I wrote this back in April 2012 (originally published on Parents.com), four years after Norrin was diagnosed with autism. These were the milestones I celebrated when he was 6-years-old.
It’s bedtime and I ask my six-year-old, Norrin, to pick out his bedtime book. He taps his chin with his index finger and says, “Hmmm let’s see…I know!”
He pulls out a book we’ve read hundreds of times before: Frog and Toad All Year.
My head hurts and I want to skip the story. But I don’t. It’s part of our routine. Instead of reading all the stories in the book, I flip through a few pages and start reading The Corner, a story about the anticipation of spring. But Norrin likes to start at the very beginning—winter.
I’m glad winter’s over. It’s been a mild one, but I couldn’t wait for spring.
When I was pregnant with Norrin, I knew that parenting wouldn’t be easy. I knew that some days would be rougher than others. And I read a bunch of parenting books, thinking they would prepare for the seasons ahead.
But parenting a special needs kid? Nothing prepared me for that. Rough days can easily stretch out into weeks, sometimes months. Months where everything seems uncertain. Weeks, when progress seems stagnant.
Days, spent in waiting rooms.Nights, when no one sleeps.
There have been appointments to make, doctors to see, evaluations to read and forms to fill out. I have spent hours on hold. Leaving voicemails. Writing emails. Waiting for calls to be returned.
And when I come home from work, there is still dinner to cook, dishes to wash and homework to do.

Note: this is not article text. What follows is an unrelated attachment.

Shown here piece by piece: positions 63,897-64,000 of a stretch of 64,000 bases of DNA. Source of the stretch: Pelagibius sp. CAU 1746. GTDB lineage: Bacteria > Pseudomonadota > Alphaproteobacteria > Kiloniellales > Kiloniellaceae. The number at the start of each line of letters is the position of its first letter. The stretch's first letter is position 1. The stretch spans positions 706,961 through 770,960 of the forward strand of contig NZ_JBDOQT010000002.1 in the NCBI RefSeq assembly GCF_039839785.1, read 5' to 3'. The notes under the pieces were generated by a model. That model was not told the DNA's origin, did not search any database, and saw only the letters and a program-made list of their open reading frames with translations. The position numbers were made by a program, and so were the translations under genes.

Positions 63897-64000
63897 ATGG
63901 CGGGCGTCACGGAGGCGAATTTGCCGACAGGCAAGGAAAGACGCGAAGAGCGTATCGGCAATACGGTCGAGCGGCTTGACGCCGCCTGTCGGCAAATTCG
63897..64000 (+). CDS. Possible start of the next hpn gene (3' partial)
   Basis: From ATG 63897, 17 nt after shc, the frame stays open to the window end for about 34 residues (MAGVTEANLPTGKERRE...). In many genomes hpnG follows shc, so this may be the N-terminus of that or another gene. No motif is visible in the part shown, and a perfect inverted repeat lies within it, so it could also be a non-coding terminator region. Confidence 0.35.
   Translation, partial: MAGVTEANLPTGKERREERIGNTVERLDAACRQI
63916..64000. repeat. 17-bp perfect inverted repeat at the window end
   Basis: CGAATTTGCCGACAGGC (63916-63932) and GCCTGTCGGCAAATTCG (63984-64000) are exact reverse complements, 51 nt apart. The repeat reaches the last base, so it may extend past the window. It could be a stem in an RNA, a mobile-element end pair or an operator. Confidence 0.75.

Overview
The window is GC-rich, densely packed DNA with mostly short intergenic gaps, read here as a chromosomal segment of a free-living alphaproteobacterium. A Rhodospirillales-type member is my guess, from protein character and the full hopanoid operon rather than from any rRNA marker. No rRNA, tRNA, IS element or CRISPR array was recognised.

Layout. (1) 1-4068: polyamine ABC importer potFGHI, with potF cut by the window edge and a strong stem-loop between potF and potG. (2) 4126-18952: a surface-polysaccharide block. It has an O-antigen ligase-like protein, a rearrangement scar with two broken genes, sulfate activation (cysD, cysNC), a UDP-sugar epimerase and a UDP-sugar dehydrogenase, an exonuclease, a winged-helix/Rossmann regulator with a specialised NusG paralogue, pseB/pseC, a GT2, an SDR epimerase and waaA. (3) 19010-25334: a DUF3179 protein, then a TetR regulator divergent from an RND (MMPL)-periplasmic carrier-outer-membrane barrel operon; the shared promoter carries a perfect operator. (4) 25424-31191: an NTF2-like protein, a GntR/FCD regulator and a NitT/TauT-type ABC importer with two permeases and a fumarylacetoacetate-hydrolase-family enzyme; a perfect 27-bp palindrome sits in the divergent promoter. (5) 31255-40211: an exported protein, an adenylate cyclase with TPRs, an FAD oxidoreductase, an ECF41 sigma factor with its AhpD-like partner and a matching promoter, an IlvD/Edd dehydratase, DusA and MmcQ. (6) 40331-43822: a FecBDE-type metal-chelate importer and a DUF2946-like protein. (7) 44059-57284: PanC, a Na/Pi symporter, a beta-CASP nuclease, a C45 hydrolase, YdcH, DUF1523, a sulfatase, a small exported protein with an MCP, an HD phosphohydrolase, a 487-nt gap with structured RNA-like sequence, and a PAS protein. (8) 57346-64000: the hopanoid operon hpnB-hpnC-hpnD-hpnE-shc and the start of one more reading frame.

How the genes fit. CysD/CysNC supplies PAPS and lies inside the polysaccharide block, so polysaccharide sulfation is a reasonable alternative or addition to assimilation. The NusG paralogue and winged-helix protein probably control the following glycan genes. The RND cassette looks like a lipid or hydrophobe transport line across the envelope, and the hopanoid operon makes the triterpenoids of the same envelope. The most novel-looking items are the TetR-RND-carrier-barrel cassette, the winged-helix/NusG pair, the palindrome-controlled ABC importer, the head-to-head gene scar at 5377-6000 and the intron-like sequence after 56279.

I am tired, frustrated and discouraged. There is so much to get done and there is only one of me. Getting the appropriate services for a special needs child shouldn’t have to be so difficult. And I question myself constantly. Am I doing enough?
But no matter how tired I am, no matter how long the day, I read a bedtime story to Norrin. And tonight is Frog and Toad All Year.
When I finish reading the story, I close the book hoping Norrin picks up the cue that it’s time to go to sleep. He doesn’t. He asks me to continue. And as I open the book again, I notice the familiar scrawl on the very first page.
Whenever I purchase books that have some kind of sentimental value, I write a sentence or two and date it.
On February 27, 2010, I wrote: I love reading to you. I cannot wait for the day you will read this to me.
It’s two years later and Norrin can read entire books. He can tell me the names of the authors. And when he tells me the story he wants to read, he looks me right in the eye.
At bedtime, he is able to put on his pajamas with very little prompting.
He can pour his own juice.
He can tell me when he has to use the bathroom.
He can zip up his own coat.
He can put on his book bag.
And when he does something wrong, he says, “I’m sorry.”
I think of all the things Norrin has learned to do in the last two years; all the smallest of smallest things that can be challenging for a boy like Norrin.
I think of all the appointments and days spent in waiting rooms.
The phone calls and the waiting on hold.
I think of every email that I needed to send and all the copies I needed to make.
And I’m no longer discouraged or frustrated because it’s all for Norrin. Everything I do makes a difference for him. While I’m still sort of tired, I am in complete awe.
It’s like those first few days of spring when you notice the buds on trees. You wonder when it happened because you couldn’t remember it being like that the day before.
But it doesn’t matter when it happened or that you didn’t notice—you just take the time to appreciate its beauty.